Serious question... This can't be the way it was designed, right?

I mean, had they reversed the thread on one end, this would be a 90 second adjustment without having to remove rearsets and levers and clutch slave cylinders, etc...

If they reverse threaded one end of the shaft link, all you would have to do is loosen the lock nut, and spin that aluminum shaft in either direction with your fingers to get the lever where you wanted, and then tighten that locking nut. Done.

I suspect that that is how it was supposed to be, but someone messed up on the specs and nobody caught it.

Thoughts?
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Old Jun 3rd 2018, 06:29 AM   #6
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Tried doing it the way I described? It is a hell of a lot easier than doing what you did.
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Old Jun 3rd 2018, 06:42 AM   #7
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Originally Posted by mtb View Post
Tried doing it the way I described? It is a hell of a lot easier than doing what you did.
I didn't want to have to trace the wires up and disconnect it, plus, that armature is a pain to get on and off of the countershaft even with the slave cylinder removed... It barely has enough room in there...

I still think that whoever supplies the parts for Ducati, messed up at the machining stage. The manual describes it how you think it should work, should one end of the shaft be reverse threaded. It's how pretty much every shift linkage on every bike works for the past few decades, including almost every Ducati made in that time.

There is zero benefit to doing it with both ends threaded the same way. If that was the intended design, why even thread the top end? Why not have it be a solid billet shaft with the one end threaded, and use your method or remove the rearset and screw the bottom end in or out to adjust?

The fact that the manual describes it the way you would expect, that can only work if they reversed threaded one of the ends, leads me to believe that someone actually screwed up here, most likely their supplier...

Maybe we should let Ducati know of this issue?
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Old Jun 3rd 2018, 10:57 AM   #8
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Originally Posted by SquireSCA View Post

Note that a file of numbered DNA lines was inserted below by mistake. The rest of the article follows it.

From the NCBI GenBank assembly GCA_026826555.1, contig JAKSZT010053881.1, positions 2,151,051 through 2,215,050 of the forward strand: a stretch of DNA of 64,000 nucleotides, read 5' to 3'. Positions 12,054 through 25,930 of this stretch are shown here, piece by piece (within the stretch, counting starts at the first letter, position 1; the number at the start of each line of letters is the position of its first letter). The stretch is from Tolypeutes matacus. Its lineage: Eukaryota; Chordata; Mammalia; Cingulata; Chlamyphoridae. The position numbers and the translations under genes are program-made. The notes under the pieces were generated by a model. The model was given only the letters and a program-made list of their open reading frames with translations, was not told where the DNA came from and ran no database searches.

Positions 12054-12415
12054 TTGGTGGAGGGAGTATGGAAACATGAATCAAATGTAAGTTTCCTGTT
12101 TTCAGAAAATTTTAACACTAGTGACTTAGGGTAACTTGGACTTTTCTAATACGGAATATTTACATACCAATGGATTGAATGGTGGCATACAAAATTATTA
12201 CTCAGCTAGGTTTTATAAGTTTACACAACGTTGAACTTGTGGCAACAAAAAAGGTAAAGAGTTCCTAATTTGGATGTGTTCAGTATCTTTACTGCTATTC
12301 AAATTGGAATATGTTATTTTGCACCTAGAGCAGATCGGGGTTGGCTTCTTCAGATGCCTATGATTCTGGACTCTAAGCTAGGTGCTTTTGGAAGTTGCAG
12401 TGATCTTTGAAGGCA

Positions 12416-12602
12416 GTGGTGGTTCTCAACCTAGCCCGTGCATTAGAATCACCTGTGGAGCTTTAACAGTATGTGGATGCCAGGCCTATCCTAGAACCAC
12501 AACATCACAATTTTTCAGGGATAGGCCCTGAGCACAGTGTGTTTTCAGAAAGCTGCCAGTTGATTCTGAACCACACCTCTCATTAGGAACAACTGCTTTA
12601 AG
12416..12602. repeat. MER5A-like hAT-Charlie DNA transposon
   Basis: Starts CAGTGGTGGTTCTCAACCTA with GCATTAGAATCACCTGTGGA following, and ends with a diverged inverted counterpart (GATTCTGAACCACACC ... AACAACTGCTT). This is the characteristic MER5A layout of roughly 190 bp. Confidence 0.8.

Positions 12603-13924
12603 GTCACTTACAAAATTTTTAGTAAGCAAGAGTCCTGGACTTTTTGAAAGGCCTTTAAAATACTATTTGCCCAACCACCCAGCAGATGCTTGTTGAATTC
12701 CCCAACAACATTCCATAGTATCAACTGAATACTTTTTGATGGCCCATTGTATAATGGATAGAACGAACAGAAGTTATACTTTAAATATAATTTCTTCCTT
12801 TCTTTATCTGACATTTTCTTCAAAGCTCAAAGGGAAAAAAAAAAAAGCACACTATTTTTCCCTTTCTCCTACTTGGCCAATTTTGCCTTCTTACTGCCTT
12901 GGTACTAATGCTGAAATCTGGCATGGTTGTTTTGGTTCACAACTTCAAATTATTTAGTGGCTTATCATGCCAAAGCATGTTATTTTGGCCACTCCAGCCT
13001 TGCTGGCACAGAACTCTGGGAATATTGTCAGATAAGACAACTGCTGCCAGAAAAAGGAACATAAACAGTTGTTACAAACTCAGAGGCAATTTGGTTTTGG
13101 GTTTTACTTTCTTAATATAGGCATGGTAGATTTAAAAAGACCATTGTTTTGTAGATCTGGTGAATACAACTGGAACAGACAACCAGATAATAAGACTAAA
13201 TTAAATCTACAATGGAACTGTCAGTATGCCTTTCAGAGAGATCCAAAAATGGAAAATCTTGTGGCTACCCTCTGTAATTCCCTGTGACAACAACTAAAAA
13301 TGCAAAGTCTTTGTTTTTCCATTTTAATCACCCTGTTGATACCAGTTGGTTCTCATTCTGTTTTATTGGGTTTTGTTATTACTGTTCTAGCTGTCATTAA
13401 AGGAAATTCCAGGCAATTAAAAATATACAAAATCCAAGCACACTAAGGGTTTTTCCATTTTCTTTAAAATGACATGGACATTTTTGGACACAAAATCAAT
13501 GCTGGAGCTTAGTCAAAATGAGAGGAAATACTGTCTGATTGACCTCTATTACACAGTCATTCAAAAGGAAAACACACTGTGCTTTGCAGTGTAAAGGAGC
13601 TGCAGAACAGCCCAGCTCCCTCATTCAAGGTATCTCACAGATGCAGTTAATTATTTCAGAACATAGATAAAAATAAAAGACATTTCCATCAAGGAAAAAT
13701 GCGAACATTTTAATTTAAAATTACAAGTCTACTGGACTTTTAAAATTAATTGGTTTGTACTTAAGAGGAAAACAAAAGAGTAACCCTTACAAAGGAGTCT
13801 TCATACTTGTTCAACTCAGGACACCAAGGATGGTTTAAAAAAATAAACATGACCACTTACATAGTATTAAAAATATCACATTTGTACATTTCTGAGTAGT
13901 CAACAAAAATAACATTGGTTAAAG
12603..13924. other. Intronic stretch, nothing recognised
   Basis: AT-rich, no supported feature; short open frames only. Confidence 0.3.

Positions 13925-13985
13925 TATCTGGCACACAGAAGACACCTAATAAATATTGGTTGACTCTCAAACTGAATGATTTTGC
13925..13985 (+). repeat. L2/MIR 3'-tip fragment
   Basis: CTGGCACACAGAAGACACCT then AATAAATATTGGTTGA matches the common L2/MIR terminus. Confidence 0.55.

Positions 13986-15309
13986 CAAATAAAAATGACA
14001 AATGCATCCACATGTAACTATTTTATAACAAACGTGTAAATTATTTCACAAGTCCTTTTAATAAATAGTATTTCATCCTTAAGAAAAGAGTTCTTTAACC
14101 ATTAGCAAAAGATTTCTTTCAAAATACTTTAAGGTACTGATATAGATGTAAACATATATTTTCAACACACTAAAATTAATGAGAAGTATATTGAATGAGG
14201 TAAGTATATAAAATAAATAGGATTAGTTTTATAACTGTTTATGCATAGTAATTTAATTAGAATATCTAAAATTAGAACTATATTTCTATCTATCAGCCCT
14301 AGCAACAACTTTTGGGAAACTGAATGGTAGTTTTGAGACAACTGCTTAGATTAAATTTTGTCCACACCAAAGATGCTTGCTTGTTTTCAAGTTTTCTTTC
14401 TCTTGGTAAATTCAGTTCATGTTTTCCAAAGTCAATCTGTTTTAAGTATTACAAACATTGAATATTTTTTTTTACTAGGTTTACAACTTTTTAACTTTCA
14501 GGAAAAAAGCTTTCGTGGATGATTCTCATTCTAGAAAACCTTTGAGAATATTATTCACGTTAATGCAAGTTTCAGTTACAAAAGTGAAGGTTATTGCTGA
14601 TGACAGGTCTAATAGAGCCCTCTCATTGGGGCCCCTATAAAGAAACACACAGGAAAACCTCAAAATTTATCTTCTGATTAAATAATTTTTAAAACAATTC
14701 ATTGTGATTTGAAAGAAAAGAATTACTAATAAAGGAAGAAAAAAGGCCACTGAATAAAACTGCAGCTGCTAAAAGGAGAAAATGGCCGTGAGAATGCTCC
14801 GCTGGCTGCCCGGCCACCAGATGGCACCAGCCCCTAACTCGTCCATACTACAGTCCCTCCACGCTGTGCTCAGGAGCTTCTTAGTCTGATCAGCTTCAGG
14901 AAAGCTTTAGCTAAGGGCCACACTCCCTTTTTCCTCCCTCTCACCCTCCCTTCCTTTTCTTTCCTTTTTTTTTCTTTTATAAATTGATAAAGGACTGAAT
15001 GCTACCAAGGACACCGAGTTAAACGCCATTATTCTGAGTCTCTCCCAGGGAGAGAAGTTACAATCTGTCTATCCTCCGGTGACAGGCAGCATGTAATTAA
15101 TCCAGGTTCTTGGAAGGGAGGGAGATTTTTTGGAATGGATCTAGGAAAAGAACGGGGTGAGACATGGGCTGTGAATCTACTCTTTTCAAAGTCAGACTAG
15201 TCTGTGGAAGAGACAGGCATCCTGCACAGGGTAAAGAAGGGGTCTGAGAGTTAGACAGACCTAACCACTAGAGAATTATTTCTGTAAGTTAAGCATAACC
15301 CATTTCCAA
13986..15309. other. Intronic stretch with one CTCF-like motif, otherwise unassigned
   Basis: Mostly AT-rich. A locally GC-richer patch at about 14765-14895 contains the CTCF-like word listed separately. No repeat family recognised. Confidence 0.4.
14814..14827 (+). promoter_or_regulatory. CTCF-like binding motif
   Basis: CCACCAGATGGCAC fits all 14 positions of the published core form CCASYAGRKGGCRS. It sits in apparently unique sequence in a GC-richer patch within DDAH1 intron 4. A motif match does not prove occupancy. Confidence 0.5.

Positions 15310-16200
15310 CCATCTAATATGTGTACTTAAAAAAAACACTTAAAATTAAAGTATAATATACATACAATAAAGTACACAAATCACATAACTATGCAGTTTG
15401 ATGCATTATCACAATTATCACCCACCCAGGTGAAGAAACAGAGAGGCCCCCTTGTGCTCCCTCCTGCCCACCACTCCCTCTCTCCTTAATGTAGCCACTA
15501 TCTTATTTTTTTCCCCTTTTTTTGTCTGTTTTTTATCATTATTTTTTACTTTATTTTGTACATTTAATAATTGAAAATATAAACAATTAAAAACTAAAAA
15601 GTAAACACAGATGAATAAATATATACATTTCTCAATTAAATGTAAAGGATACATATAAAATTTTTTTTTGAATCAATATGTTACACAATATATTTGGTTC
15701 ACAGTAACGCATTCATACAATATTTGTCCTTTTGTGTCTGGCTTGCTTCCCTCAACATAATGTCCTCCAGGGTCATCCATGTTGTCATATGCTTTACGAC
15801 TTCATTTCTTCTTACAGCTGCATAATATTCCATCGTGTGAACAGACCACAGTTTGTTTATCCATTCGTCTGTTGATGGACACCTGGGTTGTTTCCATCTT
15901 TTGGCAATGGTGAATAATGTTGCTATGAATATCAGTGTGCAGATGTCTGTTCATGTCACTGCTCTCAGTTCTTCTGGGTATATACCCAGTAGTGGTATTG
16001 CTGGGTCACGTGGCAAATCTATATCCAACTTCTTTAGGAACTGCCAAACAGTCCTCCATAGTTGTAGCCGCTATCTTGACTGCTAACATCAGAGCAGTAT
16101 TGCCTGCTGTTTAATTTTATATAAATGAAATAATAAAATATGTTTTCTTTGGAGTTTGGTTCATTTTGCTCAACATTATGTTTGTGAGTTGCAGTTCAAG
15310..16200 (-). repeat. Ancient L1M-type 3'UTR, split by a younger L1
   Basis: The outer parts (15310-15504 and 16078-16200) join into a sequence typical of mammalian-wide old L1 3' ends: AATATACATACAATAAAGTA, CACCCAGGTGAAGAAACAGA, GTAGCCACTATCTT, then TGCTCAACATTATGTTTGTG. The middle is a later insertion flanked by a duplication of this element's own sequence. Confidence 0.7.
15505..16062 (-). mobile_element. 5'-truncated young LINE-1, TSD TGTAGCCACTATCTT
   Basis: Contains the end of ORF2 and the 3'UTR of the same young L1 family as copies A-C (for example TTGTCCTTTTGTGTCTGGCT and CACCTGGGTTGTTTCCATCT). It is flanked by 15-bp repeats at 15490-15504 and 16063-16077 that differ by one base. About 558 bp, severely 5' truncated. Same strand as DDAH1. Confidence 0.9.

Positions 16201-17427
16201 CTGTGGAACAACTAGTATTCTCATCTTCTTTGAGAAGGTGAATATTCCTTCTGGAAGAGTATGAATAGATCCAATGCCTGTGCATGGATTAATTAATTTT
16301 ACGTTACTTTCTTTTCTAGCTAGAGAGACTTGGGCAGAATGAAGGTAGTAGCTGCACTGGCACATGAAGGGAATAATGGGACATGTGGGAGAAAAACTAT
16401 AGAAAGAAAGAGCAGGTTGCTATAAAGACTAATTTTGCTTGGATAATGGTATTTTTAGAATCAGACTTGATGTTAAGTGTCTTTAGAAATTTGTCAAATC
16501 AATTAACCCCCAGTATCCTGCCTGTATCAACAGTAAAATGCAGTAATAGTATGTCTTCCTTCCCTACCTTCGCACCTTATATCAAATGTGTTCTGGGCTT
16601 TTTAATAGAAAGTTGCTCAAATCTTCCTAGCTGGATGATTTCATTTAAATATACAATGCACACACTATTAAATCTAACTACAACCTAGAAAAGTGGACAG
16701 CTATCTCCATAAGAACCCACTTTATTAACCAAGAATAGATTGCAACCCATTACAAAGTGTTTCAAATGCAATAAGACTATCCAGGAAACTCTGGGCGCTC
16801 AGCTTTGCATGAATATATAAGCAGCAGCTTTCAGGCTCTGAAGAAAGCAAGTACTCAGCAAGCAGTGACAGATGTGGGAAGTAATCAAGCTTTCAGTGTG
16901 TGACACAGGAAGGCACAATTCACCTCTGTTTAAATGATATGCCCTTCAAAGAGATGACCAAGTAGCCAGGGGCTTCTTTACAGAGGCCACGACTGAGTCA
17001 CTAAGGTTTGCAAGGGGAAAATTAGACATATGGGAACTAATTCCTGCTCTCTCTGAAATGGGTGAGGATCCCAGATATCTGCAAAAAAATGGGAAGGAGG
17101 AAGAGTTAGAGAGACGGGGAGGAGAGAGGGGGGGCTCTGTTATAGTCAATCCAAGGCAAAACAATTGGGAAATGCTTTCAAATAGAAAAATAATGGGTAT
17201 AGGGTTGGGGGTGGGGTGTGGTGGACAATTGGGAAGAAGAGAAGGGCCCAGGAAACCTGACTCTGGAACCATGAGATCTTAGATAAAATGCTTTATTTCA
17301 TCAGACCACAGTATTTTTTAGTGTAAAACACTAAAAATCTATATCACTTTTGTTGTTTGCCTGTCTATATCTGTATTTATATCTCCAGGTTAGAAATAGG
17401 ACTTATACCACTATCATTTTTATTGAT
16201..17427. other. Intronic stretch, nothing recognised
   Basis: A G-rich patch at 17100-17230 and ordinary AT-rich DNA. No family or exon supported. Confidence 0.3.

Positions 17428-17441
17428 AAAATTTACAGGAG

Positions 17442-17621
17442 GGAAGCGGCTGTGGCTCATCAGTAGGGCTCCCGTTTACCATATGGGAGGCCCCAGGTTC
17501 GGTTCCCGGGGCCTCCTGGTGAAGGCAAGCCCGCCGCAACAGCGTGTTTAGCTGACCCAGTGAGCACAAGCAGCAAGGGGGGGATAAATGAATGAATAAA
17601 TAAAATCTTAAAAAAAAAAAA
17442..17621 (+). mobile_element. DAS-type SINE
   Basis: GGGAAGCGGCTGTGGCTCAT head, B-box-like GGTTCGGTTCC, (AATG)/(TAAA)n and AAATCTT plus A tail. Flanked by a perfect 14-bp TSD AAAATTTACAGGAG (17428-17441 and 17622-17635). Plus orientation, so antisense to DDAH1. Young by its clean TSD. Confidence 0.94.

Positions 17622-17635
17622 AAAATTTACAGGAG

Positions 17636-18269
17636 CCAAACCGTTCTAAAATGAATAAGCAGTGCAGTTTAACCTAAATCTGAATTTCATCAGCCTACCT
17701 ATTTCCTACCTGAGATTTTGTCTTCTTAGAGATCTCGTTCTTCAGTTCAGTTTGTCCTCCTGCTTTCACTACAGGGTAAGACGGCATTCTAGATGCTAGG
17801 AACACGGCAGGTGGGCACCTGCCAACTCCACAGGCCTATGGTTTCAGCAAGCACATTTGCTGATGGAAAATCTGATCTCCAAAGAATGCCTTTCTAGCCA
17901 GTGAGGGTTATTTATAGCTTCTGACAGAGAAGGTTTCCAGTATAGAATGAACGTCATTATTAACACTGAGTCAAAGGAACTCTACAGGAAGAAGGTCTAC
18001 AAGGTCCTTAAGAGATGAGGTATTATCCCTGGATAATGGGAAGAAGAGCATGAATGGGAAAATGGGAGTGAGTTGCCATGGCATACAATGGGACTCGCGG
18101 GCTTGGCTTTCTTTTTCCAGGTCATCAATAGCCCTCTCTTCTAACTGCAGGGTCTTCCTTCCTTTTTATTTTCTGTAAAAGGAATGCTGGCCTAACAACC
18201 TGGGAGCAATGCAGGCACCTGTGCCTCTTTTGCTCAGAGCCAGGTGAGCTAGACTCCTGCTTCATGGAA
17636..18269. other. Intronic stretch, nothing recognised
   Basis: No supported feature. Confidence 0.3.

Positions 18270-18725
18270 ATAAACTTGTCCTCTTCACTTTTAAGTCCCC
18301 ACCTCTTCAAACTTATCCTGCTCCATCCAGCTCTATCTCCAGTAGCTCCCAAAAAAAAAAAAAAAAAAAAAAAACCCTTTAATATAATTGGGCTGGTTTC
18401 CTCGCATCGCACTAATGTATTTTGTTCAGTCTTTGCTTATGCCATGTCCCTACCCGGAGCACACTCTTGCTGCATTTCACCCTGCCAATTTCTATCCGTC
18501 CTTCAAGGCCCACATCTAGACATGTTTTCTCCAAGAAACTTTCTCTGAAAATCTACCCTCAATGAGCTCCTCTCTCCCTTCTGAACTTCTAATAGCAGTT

I didn't want to have to trace the wires up and disconnect it, plus, that armature is a pain to get on and off of the countershaft even with the slave cylinder removed... It barely has enough room in there...
The wire doesnít go up far before you get to the plug. May have to cut a couple of zipties though. You donít remove the armature, you detach the shaft from the armature. It is very easy to do.





Maybe we should let Ducati know of this issue?

You can, but since they have left it that way for the entirety of the 1199/899/1299/959 production run, I doubt they donít already know, and probably would have already fixed it if they were planning to.
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Old Jun 4th 2018, 03:38 AM   #9
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Originally Posted by mtb View Post
The wire doesnít go up far before you get to the plug. May have to cut a couple of zipties though. You donít remove the armature, you detach the shaft from the armature. It is very easy to do.







You can, but since they have left it that way for the entirety of the 1199/899/1299/959 production run, I doubt they donít already know, and probably would have already fixed it if they were planning to.

Well, there was so much loctite on the screw that holds the linkage to the countershaft armature, that it too stripped. I went for a mountain ride yesterday and got it where I wanted the day prior, despite half an hour of cursing at it... haha
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Old Jun 5th 2018, 07:35 AM   #10
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Interesting. Mine had loctite on it too, but not that much. I have a bunch of allen sockets that allow me to use a good bit of force without stripping stuff too.

It would help if Ducati made things out of something other than swiss cheese.